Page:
Allergy shots or allergy immunotherapy is the only disease modifying treatment for allergy because it can affect the TH-2 biased immune response. Allergy Shots Whereas medication only treats the symptoms. It has been around for over a century and its efficacy and safety have been confirmed in patients with allergic rhinitis and asthma and for the treatment of Hymenoptera (bee) venom. Currently, the routes of administration are subcutaneous and sublingual. SLIT vs. SCIT In addition to these traditional routes, other modes of administration being studied are epicutaneous and intralymphatic.
Allergy shots remains indicated when IgE (allergy) mechanisms are clearly demonstrated by allergy skin testing or allergy IgE blood testing. Currently it is used to treat pollen, dust mites, bee venom allergy and other less studied allergens. The other less studied allergens are animal dander other than cat, molds and work related allergens. Allergy shots for foods seems to be a promising therapeutic approach.
The only standard of care for food allergies is a strict dietary avoidance of properly diagnosed food allergens. Also access to emergency medications such as an Epipen, steroids, antihistamines is mandatory in case of accidental ingestion. Milk, egg, peanut, tree nuts, wheat, soy, fish and shellfish are the most common food allergens. There is a lot of literature on milk, egg and peanut allergy immunotherapy, although they are still in their orphan stages of research. Overall, the results are favorable, although the process is time consuming and adverse effects are frequent. However, desensitization to foods remains an experimental approach and it is not currently recommended for clinical practice. Click on the link below to read more about wheat and peanut immunotherapy studies.
Animal Allergy (Other Than Cat)
Allergy due to sensitization to animal allergens are common. The allergen can be in the urine, saliva and secretions of the animals or dried on fur or bedding. The best efficacy for allergy shots has been shown for cat. Dog allergy shots has been reported in the past as less efficacious. However, a great variability in the quality of commercial dog dander extract has been reported. Since Hollister Steir has produced AP Dog extract, we have seen in our practice great improvements in allergy desensitization.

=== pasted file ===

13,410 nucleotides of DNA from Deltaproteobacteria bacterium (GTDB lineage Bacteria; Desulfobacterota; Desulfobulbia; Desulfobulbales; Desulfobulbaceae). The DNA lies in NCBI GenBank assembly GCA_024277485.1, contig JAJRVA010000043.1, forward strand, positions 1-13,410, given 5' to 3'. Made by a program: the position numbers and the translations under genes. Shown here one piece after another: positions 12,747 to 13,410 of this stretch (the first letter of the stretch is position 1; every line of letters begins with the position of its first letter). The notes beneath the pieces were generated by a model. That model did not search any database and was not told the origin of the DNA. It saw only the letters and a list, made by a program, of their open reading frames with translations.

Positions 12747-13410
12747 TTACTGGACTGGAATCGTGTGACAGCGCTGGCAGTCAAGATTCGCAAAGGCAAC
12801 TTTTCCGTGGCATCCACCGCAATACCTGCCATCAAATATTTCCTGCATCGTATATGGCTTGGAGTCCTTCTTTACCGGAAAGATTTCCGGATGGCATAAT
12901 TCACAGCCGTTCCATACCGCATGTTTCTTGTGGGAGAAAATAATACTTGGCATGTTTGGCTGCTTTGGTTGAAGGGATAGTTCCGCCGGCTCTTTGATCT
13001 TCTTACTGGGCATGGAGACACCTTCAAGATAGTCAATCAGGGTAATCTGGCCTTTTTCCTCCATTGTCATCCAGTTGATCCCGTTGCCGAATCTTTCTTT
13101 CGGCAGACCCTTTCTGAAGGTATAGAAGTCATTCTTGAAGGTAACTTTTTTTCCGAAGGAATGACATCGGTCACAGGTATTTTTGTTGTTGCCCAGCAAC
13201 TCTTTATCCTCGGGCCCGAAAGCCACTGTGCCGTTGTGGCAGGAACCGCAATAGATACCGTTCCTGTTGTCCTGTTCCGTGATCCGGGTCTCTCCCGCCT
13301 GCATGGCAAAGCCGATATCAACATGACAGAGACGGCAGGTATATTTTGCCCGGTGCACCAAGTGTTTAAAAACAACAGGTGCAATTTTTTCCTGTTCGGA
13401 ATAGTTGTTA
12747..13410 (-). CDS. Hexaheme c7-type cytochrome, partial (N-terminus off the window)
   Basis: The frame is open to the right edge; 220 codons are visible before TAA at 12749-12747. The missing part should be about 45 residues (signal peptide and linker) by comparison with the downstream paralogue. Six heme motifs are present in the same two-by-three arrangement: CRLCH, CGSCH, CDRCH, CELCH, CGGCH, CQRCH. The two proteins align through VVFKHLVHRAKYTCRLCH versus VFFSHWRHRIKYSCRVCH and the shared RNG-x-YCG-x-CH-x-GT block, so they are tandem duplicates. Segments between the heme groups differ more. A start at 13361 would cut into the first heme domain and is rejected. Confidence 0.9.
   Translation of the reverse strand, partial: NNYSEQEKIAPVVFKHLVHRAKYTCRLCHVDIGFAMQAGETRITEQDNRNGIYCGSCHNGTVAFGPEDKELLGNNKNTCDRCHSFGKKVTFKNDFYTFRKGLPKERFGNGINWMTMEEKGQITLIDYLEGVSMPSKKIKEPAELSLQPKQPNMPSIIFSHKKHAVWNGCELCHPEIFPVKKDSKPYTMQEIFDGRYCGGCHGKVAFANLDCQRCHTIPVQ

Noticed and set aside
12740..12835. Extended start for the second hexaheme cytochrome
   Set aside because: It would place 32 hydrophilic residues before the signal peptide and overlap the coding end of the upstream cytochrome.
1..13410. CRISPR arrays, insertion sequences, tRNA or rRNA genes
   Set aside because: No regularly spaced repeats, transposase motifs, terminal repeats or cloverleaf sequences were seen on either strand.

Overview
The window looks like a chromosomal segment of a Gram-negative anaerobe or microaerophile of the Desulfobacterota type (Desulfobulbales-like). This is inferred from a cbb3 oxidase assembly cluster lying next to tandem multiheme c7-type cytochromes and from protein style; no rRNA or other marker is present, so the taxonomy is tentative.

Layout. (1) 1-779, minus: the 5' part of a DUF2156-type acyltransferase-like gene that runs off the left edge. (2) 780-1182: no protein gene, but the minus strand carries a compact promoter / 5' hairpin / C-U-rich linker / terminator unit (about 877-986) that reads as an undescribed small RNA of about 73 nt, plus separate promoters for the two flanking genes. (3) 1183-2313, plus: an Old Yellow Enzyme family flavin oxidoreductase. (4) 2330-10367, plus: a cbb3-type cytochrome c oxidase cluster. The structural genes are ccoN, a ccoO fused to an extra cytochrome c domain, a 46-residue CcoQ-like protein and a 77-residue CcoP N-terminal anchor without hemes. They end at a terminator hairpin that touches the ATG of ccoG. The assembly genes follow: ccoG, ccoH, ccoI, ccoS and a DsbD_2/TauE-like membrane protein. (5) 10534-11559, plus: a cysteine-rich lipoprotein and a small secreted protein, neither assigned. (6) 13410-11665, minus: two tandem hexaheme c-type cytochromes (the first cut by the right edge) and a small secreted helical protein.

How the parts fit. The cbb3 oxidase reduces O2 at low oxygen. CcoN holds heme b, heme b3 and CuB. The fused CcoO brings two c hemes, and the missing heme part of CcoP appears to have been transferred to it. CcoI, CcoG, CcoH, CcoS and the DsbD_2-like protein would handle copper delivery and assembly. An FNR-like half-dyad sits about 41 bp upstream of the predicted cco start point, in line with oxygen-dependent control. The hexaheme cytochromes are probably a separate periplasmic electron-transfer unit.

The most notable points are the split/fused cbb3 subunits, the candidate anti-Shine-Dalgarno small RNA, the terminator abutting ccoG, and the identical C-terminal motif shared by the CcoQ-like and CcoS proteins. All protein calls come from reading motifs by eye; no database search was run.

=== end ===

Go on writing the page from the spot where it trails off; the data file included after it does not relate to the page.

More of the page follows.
Allergy shots to other animals that have been done are mouse, rat and rabbit. Approximately 80 percent of patients improved in a small study of those animals. Most of the participants were lab workers who had significant exposure to mouse, rabbit and rats. We have also done allergy shots to parakeet for a patient who was hypersensitive and had one as a pet.
Horse dander may also cause significant respiratory allergy. Small studies for allergy shots to horses have been reported. Approximately 90% of patients had reduced asthma, eye allergy and allergy skin symptoms. We have found it effective in our practice too as well.
Sensitization to fungi (molds) is relatively frequent and it might be a risk factor for asthma. The fungal species most investigated are Alternaria and Cladosporium, particularly in patients with asthma. Patients treated showed improved asthma and nose/eye allergy symptoms. Studies do show improved outcomes to mold allergy shots, although this is a relatively “newer” allergen done for immunotherapy. Most physicians are not informed about the increasing important role of molds as a cause of allergy and particularly asthma exacerbations. The presence of dampness and molds in the human environment is frequent, being traced up to 50% of buildings and the risk of allergy is much higher in damp dwellings. Awareness of the importance of fungal allergy, including Alternaria, Aspergillum and Cladosporium, is low and the lack of diagnosis prevents allergy shots.
These new allergens discussed above for allergy immunotherapy are still in their orphan stages. The rarity of some allergic diseases makes it difficult to study in large trials. Nonetheless, the newer allergens should always be taken into account and if the risk is significant allergy shots or allergy oral immunotherapy should be considered. Always speak to your allergy doctor and discuss what your triggers are. Your allergist can preform allergy testing and allergy immunotherapy will be discussed afterwards.
If you are planning on starting allergy immunotherapy (shots or sublingual), you should only see a board certified allergist or allergy doctor, that have been specifically trained in the treatment.
To read more about allergy shots in general, you can click on the link below.